Original URL: http://www.theregister.co.uk/2006/11/03/the_odd_body_birth_rates/

Is it true that fewer boy babies are born in hard times?

Survival of the fittest

By Stephen Juan

Posted in Science, 3rd November 2006 14:20 GMT

Also in this week's column:

Is it true that fewer boy babies are born in hard times?

Asked by Jack O'Connor of Dublin, Ireland

The sex ratio of boy and girl births is affected by severe stressors such as earthquakes, tsunamis, environmental toxin contamination, political and social upheavals, and even serious downturns in the economy.

When society gets such a severe shock, the number of boy births falls and the number of girl births rises. A reduced number of boys are conceived and a higher number of boys die before birth.

The theory behind this is that natural selection favours female births when times are hard because, on average, females have a better chance of mating successfully than males. This principle seems to be followed in animals.

In 2003, evidence emerged that the same principle applies to humans. In an article in Human Reproduction that year, Dr Ralph Catalano, professor of public health at the University of California, Berkeley, presented an examination of birth records from Germany. Birth records reveal that in 1991, immediately following German reunification, the ratio of boys to girls in the former East Germany dropped to its lowest point since 1946, but then bounced back a year later. In the rest of Germany, where conditions were more stable, the boy/girl ration was unaffected.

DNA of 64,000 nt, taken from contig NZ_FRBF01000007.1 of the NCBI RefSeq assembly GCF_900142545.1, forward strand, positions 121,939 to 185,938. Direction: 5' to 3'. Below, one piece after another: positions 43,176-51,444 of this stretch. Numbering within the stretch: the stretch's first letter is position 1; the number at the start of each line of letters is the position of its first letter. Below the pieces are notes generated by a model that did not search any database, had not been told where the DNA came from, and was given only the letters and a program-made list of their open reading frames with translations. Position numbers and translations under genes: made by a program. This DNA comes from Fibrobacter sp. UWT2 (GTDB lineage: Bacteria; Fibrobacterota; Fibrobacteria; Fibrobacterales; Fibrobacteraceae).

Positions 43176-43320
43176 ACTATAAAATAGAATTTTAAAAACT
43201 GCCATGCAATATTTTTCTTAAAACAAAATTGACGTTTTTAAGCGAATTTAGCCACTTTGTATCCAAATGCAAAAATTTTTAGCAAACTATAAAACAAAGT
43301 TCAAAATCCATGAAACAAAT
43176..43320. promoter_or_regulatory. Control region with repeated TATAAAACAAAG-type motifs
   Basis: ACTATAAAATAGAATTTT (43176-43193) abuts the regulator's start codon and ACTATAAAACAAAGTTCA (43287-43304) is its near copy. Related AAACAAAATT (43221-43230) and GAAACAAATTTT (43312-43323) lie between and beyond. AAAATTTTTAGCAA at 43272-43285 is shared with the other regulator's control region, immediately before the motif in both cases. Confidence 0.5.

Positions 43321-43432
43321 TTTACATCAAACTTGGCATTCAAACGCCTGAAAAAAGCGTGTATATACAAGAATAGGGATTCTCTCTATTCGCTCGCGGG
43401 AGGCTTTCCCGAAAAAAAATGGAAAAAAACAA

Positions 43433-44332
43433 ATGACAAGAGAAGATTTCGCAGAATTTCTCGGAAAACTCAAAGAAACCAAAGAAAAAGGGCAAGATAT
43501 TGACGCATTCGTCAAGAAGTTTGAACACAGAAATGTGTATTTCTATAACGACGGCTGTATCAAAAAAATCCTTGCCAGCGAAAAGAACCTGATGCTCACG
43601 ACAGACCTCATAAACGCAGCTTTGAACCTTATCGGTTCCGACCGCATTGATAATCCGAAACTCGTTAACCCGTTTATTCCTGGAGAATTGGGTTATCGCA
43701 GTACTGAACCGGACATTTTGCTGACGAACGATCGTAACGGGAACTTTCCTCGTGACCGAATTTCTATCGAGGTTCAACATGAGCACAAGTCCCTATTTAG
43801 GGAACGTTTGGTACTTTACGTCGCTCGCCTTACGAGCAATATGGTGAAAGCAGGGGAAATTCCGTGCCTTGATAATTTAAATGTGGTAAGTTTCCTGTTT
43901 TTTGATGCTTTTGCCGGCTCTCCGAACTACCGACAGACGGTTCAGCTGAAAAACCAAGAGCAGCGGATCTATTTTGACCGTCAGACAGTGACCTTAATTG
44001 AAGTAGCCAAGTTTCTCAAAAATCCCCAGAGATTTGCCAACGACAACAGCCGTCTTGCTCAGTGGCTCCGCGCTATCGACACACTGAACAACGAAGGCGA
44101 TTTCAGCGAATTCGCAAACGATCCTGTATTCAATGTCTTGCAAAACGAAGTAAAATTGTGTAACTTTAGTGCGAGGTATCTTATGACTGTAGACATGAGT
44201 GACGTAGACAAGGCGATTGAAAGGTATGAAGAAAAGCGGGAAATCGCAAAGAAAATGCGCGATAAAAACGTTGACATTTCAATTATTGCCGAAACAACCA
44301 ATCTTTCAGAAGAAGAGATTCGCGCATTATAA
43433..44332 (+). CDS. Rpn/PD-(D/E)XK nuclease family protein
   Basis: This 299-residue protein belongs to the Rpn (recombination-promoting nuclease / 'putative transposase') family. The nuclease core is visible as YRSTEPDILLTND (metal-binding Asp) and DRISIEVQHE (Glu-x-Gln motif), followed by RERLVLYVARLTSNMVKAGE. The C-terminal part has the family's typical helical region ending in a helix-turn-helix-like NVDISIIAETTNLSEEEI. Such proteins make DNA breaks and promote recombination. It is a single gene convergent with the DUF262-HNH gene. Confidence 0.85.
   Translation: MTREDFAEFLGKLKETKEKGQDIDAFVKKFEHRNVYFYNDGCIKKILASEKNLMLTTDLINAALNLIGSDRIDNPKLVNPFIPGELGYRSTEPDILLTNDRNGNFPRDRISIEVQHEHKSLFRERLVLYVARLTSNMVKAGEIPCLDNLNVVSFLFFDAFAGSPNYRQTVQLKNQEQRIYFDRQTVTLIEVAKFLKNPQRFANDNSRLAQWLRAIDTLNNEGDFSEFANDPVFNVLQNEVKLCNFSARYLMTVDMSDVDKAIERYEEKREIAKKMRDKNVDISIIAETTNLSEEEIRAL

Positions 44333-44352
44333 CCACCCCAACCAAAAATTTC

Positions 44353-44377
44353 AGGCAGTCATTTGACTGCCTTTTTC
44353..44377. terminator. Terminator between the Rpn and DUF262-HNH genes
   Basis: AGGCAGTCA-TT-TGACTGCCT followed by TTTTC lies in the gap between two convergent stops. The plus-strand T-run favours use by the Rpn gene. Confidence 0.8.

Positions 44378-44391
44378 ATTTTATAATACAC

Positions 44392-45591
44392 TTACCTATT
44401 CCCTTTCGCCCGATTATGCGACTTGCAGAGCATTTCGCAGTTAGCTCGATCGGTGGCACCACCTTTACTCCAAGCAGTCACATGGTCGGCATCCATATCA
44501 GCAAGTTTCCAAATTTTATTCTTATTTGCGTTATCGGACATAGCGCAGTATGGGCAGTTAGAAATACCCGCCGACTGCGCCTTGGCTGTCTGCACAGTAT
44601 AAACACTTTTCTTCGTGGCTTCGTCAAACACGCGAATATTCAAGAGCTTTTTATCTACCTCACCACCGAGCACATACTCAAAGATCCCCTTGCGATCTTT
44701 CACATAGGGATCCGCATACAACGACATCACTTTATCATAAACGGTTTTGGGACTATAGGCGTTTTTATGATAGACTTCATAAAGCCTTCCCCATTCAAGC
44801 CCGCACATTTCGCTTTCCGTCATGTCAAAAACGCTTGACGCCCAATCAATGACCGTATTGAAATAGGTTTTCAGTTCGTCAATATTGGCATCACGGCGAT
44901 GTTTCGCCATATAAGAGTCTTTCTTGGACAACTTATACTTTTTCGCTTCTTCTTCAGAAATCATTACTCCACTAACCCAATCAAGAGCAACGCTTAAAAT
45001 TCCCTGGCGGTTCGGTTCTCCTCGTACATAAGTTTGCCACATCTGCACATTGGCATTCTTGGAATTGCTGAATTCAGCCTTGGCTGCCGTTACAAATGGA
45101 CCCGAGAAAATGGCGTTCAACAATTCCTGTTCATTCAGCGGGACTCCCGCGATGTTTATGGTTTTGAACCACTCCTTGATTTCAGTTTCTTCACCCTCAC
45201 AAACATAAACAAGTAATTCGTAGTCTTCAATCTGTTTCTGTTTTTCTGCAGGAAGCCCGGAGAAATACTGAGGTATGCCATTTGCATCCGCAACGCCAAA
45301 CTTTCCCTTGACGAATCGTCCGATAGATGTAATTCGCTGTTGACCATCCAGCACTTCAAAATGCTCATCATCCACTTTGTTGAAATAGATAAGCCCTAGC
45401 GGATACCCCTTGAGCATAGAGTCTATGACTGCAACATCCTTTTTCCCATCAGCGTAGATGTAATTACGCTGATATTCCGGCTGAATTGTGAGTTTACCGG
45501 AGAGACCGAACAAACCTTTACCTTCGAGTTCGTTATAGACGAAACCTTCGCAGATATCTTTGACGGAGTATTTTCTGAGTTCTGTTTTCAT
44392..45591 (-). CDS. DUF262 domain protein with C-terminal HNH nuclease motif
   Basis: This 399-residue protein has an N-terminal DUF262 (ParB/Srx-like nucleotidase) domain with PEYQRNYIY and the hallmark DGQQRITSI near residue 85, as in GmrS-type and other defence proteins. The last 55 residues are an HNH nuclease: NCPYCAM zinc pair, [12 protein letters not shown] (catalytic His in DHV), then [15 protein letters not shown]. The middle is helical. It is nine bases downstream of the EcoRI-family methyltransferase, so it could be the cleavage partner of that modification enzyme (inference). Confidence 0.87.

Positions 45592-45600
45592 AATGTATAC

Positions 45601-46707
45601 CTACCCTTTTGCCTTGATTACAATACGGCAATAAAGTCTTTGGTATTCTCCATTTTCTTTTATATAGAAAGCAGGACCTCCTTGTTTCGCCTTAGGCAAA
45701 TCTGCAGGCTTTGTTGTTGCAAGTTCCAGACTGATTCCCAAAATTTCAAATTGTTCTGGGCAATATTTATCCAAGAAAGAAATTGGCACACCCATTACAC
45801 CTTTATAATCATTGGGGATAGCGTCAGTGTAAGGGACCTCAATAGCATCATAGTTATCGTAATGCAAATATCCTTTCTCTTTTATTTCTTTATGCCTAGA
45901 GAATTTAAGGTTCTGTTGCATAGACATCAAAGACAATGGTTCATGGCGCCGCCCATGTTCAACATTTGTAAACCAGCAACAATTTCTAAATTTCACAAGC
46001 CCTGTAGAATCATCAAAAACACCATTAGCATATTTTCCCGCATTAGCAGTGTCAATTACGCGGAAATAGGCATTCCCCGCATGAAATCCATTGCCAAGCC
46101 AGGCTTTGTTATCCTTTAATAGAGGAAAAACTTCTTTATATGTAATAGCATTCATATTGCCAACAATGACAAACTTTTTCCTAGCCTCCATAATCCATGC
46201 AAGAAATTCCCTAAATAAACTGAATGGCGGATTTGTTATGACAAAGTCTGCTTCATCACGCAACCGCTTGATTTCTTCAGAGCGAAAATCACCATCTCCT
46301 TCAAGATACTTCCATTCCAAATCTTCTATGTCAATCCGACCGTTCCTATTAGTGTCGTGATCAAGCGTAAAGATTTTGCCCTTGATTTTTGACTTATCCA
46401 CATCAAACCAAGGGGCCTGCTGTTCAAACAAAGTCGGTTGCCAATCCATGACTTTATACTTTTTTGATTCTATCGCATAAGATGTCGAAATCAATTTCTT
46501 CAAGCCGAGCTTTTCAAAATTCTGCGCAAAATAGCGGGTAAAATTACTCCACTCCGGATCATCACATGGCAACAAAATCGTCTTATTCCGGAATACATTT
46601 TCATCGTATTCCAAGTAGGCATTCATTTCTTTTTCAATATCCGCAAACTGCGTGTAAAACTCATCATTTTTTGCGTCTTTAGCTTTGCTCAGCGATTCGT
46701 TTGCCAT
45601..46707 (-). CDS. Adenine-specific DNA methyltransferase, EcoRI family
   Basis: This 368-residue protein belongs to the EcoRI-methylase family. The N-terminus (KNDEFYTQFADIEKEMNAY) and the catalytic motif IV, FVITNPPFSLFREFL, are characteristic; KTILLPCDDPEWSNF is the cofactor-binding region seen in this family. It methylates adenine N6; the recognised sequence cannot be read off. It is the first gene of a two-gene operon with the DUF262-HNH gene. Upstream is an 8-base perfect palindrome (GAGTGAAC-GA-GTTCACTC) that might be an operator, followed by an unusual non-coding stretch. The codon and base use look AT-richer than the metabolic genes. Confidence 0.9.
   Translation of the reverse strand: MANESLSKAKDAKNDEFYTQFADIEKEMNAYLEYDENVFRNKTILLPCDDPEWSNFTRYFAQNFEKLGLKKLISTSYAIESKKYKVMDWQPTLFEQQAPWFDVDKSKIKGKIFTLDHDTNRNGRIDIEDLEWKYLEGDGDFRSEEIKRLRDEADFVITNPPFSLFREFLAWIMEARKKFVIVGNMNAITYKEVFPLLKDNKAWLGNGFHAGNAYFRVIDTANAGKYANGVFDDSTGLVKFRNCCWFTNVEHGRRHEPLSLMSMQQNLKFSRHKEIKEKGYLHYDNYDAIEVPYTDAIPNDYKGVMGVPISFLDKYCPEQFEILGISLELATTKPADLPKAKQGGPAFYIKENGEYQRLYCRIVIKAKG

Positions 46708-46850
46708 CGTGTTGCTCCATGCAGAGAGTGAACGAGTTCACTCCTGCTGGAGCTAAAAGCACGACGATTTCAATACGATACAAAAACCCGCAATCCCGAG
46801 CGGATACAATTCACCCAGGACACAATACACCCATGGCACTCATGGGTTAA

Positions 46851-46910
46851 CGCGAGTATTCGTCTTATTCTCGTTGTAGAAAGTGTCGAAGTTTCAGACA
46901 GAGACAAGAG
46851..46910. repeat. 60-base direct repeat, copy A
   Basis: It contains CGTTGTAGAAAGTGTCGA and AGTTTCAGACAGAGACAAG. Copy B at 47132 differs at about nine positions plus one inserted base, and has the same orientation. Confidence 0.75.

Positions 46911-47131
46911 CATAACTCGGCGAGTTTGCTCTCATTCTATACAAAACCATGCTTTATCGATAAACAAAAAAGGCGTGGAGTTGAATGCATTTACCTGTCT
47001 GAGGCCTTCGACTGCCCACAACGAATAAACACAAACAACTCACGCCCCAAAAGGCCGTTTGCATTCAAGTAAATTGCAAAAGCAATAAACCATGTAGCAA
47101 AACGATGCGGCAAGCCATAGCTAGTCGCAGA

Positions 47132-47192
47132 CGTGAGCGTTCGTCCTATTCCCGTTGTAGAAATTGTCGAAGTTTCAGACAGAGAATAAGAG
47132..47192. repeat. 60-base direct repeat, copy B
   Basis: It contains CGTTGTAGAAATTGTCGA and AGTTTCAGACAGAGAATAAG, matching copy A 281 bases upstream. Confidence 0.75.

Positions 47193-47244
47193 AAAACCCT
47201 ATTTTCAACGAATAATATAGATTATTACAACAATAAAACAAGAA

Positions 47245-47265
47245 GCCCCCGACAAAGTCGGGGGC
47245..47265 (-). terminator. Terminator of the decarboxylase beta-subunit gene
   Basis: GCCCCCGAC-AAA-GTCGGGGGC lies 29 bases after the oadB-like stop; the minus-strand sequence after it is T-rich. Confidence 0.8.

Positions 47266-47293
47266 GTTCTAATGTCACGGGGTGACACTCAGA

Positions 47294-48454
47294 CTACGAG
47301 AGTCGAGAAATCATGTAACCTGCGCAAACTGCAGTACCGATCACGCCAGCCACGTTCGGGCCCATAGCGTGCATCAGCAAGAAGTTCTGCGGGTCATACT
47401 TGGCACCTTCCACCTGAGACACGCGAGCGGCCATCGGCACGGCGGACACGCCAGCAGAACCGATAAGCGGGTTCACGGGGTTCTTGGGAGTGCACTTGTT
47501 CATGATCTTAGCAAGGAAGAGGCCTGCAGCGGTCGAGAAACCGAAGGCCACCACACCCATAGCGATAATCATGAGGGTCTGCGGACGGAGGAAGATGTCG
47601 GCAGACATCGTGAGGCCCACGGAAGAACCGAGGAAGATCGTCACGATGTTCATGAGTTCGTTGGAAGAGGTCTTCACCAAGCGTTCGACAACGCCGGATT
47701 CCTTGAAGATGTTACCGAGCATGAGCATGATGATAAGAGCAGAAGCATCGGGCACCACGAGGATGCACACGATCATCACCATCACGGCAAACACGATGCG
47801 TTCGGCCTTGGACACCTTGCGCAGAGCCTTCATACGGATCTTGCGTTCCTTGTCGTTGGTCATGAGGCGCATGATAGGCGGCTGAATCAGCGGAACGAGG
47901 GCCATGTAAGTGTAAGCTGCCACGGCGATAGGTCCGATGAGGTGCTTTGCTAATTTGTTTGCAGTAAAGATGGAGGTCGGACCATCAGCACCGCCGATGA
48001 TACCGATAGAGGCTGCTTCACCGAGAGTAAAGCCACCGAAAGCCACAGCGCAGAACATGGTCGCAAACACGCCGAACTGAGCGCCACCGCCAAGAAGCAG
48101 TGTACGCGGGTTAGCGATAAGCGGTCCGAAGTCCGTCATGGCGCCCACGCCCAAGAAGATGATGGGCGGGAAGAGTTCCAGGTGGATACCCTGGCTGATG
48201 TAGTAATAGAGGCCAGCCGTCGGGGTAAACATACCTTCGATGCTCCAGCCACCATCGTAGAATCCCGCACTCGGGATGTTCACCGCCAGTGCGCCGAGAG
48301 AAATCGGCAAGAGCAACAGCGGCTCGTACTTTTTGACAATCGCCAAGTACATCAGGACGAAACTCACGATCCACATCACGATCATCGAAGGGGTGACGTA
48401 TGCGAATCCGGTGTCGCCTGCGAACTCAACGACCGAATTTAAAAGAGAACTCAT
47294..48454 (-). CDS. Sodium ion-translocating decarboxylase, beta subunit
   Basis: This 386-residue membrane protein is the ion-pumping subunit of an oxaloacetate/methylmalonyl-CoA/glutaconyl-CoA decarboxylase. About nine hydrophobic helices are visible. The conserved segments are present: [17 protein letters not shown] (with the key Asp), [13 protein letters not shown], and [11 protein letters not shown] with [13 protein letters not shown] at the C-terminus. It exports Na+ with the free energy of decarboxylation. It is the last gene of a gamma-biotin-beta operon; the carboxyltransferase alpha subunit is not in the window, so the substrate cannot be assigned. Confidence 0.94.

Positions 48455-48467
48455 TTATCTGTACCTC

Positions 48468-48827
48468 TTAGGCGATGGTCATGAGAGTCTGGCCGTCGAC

In the same journal in September 2006, Dr Catalano has shown that the same odd occurrence happened in New York City after 9/11. The sex ratio of male births in New York City dropped in the period 1 January to 28 January 2002.

In addition, Dr Catalano has suggested that a male's life expectancy is affected by whether or not he was born in stressful times.

In the American Journal of Human Biology (e-published 12 October 2006), Dr Catalano and colleague Dr T Bruckner evaluate two rival theories accounting for this reduced male fetal morbidity. The first is the "damaged cohort" theory. This theory holds that a mother's response to the shocks of stressful times can trigger "stress reactivity" in the fetus and thereby shorten the lifespan of males in utero.

The second is the "culled cohort" theory. This theory holds that shocks of stressful times induce spontaneous abortions of frail male fetuses, but hardy male fetuses survive. Drs Catalano and Bruckner examine data from several northern European nations and conclude that there is more support for the "culled cohort" theory.

Stephen Juan, Ph.D. is an anthropologist at the University of Sydney. Email your Odd Body questions to s.juan@edfac.usyd.edu.au